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Sunday, February 13, 2011

Simply South! Ragi Muddhe (Finger Millet Balls) & Mutton Curry

Having balanced meals (and a variety of nutritious foods) eventually evolves into a healthy lifestyle and contributes to fitness of mind & body says my ex-dietician cum good friend. This encouraged me to explore all kinds of grains & legumes besides a whole range of vegetables & fruits. I am more of a 'grains' kind of a person - I love to explore that department more than I would buy a variety of vegetables even if they stare at me from the various shelves in the supermarket.

I introduced Ragi to my son when I weaned him & he managed to eat the Ragi porridge for about a year before he started throwing up at the sight of it. I re-introduced it in a more liquidy form when he turned 2 and he's been fine since then. I thought I should introduce this humble grain into our daily diet as well and off I went hunting for the recipe of the Ragi Muddhe which is eaten in most of Karnataka (except the coast) & Andhra Pradesh. Commonly known as the poor man's bread in these parts of India, today it has become popular for it's health benefits and is finding its way into kitchens and even foodstuff such as noodles and upma! Its also known to be strengthening & cooling - very beneficial for all ages especially infants, elderly and pregnant women. Give it a try if Ragi is available where you live.


Ragi Muddhe & Mutton Curry:

You Need:
For the ragi muddhe
  • 1 cup ragi flour (1tbsp separated) 
  • 2 cups water
  • 1 tbsp rice flour (optional)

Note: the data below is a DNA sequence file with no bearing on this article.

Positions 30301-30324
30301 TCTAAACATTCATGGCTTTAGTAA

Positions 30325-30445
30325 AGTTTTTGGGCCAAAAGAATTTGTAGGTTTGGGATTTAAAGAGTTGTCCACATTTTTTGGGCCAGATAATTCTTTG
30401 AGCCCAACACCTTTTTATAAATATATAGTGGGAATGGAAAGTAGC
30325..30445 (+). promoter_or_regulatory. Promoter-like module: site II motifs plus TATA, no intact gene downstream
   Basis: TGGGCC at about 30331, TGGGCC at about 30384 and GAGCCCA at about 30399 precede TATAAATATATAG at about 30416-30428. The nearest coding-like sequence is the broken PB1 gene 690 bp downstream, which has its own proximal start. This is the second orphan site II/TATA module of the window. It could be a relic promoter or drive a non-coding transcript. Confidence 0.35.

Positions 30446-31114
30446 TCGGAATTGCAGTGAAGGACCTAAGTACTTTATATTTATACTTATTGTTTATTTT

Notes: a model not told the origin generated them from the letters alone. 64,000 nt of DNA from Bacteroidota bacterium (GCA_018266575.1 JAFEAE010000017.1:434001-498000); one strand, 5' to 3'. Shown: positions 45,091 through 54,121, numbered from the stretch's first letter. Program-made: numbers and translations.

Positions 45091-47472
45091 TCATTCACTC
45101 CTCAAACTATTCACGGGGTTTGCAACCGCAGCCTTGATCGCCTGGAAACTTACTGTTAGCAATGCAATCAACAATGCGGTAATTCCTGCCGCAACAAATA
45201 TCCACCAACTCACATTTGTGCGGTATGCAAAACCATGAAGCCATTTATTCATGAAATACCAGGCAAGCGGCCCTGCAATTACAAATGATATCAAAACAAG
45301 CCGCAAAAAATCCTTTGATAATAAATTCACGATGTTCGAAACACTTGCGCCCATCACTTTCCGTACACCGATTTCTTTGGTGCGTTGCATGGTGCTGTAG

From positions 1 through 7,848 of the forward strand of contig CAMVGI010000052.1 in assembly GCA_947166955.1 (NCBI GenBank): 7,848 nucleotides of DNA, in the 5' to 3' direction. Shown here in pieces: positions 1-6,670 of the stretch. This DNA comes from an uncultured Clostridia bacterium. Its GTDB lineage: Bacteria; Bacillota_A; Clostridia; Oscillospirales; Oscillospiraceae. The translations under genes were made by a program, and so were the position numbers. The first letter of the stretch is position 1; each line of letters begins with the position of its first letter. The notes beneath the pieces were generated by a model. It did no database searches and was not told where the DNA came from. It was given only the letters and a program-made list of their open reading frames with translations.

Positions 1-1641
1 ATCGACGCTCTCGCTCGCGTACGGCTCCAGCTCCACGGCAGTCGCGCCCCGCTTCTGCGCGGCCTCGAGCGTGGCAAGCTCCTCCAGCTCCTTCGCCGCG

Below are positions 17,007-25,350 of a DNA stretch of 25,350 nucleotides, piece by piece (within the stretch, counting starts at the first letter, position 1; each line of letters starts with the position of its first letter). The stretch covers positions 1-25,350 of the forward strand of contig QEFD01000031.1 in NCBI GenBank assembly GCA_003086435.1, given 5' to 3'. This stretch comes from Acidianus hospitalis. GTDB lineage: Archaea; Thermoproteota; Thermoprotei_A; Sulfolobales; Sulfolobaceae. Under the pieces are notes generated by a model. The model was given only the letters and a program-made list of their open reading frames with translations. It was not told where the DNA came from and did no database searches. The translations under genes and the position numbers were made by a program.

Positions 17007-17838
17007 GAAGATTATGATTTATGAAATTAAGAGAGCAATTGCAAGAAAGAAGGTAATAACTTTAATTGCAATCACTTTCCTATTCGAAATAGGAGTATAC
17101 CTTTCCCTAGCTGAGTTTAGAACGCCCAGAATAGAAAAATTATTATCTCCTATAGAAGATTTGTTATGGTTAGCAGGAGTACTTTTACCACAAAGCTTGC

• salt to taste
For the mutton curry
  • 1 kg mutton
  • 1/4 cup grated coconut
  • 1 tomato
  • 2 medium onions
  • 2 inch ginger
  • 8-10 cloves garlic
  • 1 tsp red chilli powder
  • 2 tbsps coriander powder
  • 1/2 tsp garam masala powder
  • 1 tbsp coriander leaves
  • 1 sprig curry leaves

Method:

To make the ragi muddhe
1. In a thick bottomed pan mix 2 cups of water and 1 tbsp rice flour+1tbsp ragi. This is done to avoid lumps while the mixture boils.
2. Place the pan over a flame of medium high heat and bring the water to a boil. Add the remaining ragi flour. Do not mix. Leave it for about 6-7minutes when the water will slowly bubble over the flour. Leave it for another 2-3 minutes & then using a wooden spatula mix the mixture. Reduce flame & keep mixing till the mixture comes together like a ball.
3. Remove from flame, remove contents on a plate & allow to cool off for a few minutes till it is ok for you to handle the dough. Form into palm size balls & serve.

To make the mutton curry
1. Heat some oil & fry the onions till golden brown. Add the ginger & garlic & fry for 2 mins.
2. Grind this along with the powders, coconut, tomato & coriander leaves - to a fine paste
3. Heat some more oil in the pan & toss in the curry leaves and stir on slow flame till you get a nice aroma.
4. Add the meat & salt & fry for about 5minutes & add the ground masala, mix well & if you have precooked the meat in a pressure cooker add the stock (I follow this method as pressure cookers speeden up cooking time). If you are adding uncooked meat, then add about a cup of water & cook it on slow-medium flame for about 30-40minutes. Check in between, stir & add little quantities of water to assist the meat to cook well & not stick to the bottom of the pan.